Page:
Limitations of the manual supination resistance test (Conference Abstract)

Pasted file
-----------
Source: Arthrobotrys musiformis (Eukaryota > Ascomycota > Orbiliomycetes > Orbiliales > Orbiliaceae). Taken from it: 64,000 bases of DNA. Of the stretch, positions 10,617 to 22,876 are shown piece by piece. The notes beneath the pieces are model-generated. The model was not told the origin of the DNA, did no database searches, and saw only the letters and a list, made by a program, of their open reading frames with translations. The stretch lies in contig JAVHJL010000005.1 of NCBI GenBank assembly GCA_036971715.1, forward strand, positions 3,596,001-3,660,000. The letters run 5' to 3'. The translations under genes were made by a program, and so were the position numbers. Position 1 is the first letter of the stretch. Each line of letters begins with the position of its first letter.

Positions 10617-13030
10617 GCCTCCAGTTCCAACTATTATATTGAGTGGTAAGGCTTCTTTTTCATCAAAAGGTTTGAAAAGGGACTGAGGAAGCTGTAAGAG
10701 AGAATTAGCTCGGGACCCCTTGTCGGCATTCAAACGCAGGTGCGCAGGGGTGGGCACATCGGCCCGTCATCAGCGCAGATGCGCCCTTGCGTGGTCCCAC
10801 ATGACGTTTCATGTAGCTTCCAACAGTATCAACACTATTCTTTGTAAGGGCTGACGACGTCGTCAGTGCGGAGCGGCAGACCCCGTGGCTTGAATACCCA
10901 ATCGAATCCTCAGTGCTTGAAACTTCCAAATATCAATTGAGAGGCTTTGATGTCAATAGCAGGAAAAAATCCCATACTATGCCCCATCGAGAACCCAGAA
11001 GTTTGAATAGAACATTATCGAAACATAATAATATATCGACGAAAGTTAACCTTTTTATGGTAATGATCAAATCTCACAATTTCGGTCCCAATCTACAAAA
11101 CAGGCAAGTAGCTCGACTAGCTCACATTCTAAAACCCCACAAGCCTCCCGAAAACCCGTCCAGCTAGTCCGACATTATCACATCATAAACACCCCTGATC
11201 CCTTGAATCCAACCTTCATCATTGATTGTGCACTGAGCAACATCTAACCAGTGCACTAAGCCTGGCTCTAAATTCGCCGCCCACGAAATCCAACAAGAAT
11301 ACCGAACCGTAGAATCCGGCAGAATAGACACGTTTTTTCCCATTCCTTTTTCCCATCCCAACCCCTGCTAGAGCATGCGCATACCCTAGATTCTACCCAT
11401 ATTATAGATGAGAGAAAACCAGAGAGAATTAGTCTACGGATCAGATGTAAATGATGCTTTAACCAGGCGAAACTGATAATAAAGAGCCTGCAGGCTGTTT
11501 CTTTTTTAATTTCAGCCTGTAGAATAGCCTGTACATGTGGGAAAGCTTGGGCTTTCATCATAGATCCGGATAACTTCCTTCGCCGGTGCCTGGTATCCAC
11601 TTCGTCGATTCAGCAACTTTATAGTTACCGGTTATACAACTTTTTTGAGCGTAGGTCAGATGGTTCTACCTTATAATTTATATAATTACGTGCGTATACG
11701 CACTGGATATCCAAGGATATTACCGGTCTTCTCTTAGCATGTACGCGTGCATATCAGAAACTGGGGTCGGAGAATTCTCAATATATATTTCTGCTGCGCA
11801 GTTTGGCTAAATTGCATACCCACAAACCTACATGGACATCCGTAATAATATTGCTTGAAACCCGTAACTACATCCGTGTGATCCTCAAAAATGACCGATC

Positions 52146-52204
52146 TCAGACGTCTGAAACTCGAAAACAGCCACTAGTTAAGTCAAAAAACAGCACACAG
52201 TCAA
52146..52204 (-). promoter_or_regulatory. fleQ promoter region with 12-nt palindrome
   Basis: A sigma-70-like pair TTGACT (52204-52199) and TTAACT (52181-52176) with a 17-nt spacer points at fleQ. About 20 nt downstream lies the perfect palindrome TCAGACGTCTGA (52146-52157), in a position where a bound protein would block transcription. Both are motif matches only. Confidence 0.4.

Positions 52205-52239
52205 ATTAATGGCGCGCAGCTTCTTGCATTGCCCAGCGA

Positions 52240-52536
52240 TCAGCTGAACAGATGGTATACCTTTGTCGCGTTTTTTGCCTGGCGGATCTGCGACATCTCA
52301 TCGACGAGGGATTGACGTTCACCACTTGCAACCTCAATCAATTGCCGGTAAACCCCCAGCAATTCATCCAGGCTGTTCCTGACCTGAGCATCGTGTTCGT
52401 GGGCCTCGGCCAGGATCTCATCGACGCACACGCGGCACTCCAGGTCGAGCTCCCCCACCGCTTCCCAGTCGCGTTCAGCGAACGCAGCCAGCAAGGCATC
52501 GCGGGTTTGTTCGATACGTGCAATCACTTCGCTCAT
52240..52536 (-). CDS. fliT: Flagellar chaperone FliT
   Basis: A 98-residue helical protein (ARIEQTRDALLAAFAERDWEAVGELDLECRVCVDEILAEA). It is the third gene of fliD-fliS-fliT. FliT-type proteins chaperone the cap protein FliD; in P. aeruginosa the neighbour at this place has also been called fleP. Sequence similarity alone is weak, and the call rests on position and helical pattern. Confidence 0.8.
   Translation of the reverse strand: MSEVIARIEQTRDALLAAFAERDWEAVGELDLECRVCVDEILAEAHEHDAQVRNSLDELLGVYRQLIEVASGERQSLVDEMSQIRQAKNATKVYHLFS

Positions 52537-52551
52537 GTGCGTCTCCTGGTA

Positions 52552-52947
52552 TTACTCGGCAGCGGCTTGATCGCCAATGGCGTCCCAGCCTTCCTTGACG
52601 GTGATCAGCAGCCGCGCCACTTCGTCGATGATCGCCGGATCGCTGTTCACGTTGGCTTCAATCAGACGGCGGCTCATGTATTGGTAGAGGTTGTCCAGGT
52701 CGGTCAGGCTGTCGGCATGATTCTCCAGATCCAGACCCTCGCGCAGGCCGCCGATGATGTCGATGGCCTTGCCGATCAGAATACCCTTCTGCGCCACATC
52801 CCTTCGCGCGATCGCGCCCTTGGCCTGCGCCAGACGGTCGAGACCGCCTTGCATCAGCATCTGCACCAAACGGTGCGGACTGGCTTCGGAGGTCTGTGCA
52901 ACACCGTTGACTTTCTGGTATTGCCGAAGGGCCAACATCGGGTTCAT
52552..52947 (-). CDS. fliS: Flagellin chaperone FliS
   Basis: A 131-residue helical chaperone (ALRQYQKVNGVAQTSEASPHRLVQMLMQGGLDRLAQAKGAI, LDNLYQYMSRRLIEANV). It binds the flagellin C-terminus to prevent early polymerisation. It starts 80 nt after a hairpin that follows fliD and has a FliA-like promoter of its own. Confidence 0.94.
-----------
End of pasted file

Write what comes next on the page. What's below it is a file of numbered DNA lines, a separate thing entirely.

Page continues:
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Abstract<b>Background</b> - The aim of this study was to asses results obtained from a range of commonly performed lower extremity “open and closed” chain kinetic tests used for predicting foot function and correlate these test findings to data obtained from the <i>Zebris WinFDM-T</i> system®. When performed correctly these tests are thought to be indicators of lower extremity function. Podiatrists frequently perform examinations of joint and muscle structures to understand biomechanical function; however the relationship between these routine tests and forces generated during the gait cycle are not always well understood. This can introduce a degree of variability in clinical interpretation which creates conjecture regarding the value of these tests. <b>Methods</b> - 15 health subjects were recruited into this study. Subject's age, gender, activity levels and biometric data was recorded. A trained practitioner performed commonly utilised clinical assessments i.e, <i>manual supination resistance test (MSRT)</i>, Jack's test, Lunge test, arch morphology analysis, fascia cord tension test and the hamstrings tension test [1–4]. Subjects planter foot pressure and force parameters were recorded on the <i>Zebris WinFDM-T</i>™ and the <i>GAITrite</i>™ walkway systems. SPSS (version 21 IBM) software was used to analyse the relationship between kinetic test results and key outcome measures. QUT ethics approval was obtained to conduct this research. <b>Results</b> - Of significance, variation in clinical interpretation may occur when assimilating results of open and close chain kinetic tests. Some interpretations appear confounded by variables such as angle and base of gait and body weight, particularly in the case of the manual supination resistance test (r= 0.661, p=0.007). When controlling for body weight, <i>MSRT</i> was not found to be predictive of differences in vertical ground reaction force during the gait cycle. <b>Conclusions</b> - Clinical assessment of theoretical “risk factors” proves challenging. While clinically meaningful relationships are thought to exist between biomechanical tests and computer aided gait assessment, the findings of this work call into question the clinical validity of key tests and care should be exercised when interpreting their findings.